At half-time Germany were heading out of the tournament, trailing to Ola Toivonen's deserved opener for Sweden.However, Marco Reus and Toni Kroos combined for a 2-1 win to rescue them from World Cup elimination.
Germany had looked destined to become the latest side to fall victim to the curse of the world champions . In truth, though, bad luck would have nothing to do with their exit.
They had just been plain bad during the opening 45 minutes at the Fisht Stadium - and Boateng perfectly personified their collective failings.
The Bayern Munich defender was atrocious here in Sochi, dismissed after 82 minutes for collecting two yellow cards during one of the worst exhibitions of defending in World Cup history.
He was as reckless in his tackling as his passing, a walking liability, and one of the principal reasons why Germany were facing elimination until the recalled Reus levelled matters just after half-time before then teeing up Kroos for a stunning free kick in the dying seconds.
Essentially, Germany had both finished and started the stronger of the two sides. Early on, they had looked to have recovered from the shock of losing their tournament opener, against Mexico.
Low's bold decision to drop Mesut Ozil and Sami Khedira reinvigorated the German midfield and forward line. Timo Werner, Reus, Julian Draxler and Thomas Muller changed positions at a dizzying pace in a bright opening quarter of an hour.
Draxler should even have scored inside five minutes but he shot straight at defender Andreas Granqvist after the ball had dropped for him in the area. However, Germany's defensive deficiencies hadn't disappeared, not with Boateng still on the field.
The suspicion was that Sweden's forwards lacked the pace to take advantage in the same manner as Mexico but with virtually their first foray forward, Marcus Berg was put clean through on goal.
However, as he shaped to shoot, Boateng gave the striker a nudge that sent Berg tumbling to the floor and the ball rolling harmlessly back into the arms of Neuer.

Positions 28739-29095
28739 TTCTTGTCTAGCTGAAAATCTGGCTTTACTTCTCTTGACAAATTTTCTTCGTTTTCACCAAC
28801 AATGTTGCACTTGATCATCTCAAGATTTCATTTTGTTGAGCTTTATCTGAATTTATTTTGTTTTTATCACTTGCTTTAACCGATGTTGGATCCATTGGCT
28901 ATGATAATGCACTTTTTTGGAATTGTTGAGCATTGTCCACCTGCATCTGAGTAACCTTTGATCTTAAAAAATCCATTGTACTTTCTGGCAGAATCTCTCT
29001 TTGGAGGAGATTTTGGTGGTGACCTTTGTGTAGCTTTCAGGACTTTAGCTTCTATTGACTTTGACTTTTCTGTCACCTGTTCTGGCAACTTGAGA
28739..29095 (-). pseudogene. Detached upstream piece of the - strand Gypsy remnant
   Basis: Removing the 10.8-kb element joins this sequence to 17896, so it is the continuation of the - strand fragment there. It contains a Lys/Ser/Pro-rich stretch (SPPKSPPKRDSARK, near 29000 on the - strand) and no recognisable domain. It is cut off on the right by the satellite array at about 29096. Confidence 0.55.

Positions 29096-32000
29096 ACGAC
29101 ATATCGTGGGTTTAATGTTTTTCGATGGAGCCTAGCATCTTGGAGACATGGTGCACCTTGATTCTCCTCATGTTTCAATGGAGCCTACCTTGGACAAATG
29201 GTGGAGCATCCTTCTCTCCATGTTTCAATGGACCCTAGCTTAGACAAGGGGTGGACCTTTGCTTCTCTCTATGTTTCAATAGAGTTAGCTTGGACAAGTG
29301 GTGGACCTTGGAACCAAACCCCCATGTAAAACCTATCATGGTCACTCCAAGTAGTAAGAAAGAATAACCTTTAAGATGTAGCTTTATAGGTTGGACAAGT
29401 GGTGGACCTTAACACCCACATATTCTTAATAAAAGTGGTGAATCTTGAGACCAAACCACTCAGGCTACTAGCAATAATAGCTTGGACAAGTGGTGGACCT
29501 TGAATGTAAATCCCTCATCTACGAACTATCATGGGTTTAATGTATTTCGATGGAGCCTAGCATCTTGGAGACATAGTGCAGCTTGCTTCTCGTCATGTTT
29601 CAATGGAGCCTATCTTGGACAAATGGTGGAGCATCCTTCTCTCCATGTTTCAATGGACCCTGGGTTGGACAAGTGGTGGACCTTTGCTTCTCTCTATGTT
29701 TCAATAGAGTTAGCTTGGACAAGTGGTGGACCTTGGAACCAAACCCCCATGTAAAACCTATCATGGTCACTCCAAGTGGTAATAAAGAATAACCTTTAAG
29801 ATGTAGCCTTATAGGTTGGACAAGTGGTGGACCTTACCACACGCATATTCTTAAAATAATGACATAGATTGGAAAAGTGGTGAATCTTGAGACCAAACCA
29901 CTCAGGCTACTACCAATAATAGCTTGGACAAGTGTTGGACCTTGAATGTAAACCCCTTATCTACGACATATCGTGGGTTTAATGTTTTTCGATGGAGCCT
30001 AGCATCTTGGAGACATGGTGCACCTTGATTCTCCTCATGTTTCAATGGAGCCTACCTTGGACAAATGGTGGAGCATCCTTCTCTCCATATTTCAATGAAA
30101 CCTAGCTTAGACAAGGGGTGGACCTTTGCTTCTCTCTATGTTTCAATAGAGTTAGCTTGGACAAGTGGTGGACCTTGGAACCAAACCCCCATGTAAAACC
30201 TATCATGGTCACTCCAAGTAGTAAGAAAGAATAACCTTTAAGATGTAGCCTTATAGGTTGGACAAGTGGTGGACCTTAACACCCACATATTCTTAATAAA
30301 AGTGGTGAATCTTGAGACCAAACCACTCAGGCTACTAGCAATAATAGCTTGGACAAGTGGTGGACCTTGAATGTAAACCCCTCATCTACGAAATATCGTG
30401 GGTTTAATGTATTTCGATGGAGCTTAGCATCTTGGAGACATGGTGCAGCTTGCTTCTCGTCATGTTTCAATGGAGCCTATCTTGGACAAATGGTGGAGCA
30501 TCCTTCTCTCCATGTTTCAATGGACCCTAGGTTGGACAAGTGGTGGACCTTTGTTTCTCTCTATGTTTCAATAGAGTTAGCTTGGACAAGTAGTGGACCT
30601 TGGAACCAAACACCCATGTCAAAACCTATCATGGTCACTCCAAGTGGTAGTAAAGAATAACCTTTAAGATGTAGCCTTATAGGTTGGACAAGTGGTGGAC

Incredibly, referee Szymon Marciniak didn't just ignore the animated and justified appeals for a penalty, he also elected against employing the VAR to review the incident.
Strangely enough, that injustice actually worked against Germany. Perhaps it inspired the Swedes to right the wrong but, more likely, they were more encouraged by the ease with which they had pierced the German backline.
The Scandinavians had realised that where there's Boateng, there's a way to score. As a result, the underdogs grew in confidence. They began to attack more regularly and with even greater menace. Germany, by contrast, suddenly lost self-belief. The surprising nervousness that had so baffled Low in the Mexico game returned.
Nobody was immune from the malaise affecting the men in white. Indeed, it was match-winner Kroos, Germany's best and most reliable player, who gave the ball away in the lead-up to the goal with which Sweden opened the scoring.
The Real Madrid midfielder, criminally, squandered possession in his own half in the 32nd minute and Sweden pounced, with Toivonen lifting the ball over Neuer - with the slight aid of a deflection form Antonio Rudiger - after brilliantly controlling Viktor Claesson's cross from the right.
Germany's confidence looked shot. They were arguably fortunate not to concede again before the break, indebted as they were to Neuer for a good save from Berg's header right on half-time.
The interval, though, allowed Germany to clear their heads, and Low to get to work. He removed the maddeningly frustrating Draxler and threw Mario Gomez on in his place. The 32-year-old went straight up top, with Werner pushed wide. The tactical change paid almost immediate dividends.
Just three minutes after the restart, the pacy Werner beat his man and pulled the ball back across the goal. Gomez couldn't convert but Reus was on hand to guide the ball with an improvised finish with his left knee.
It was undeniably fortuitous but who would really begrudge the Borussia Dortmund striker his slice of good fortune? Four years previously, he had gone to bed rather than watch Germany's World Cup celebrations as he was so distraught at being denied the opportunity to be a part of them through injury.
This was an overdue and thoroughly deserved goal. Reus had rescued them from defeat, and Kroos then inspired them to victory. No thanks to Boateng, though.
With Germany desperately trying to find a winner, he got himself stupidly but wholly unsurprisingly sent off for a second yellow card.
However, perhaps boosted by his absence, Germany pressed forward and had already twice gone close to scoring through Gomez and substitute Julian Brandt when Kroos snatched all three points.
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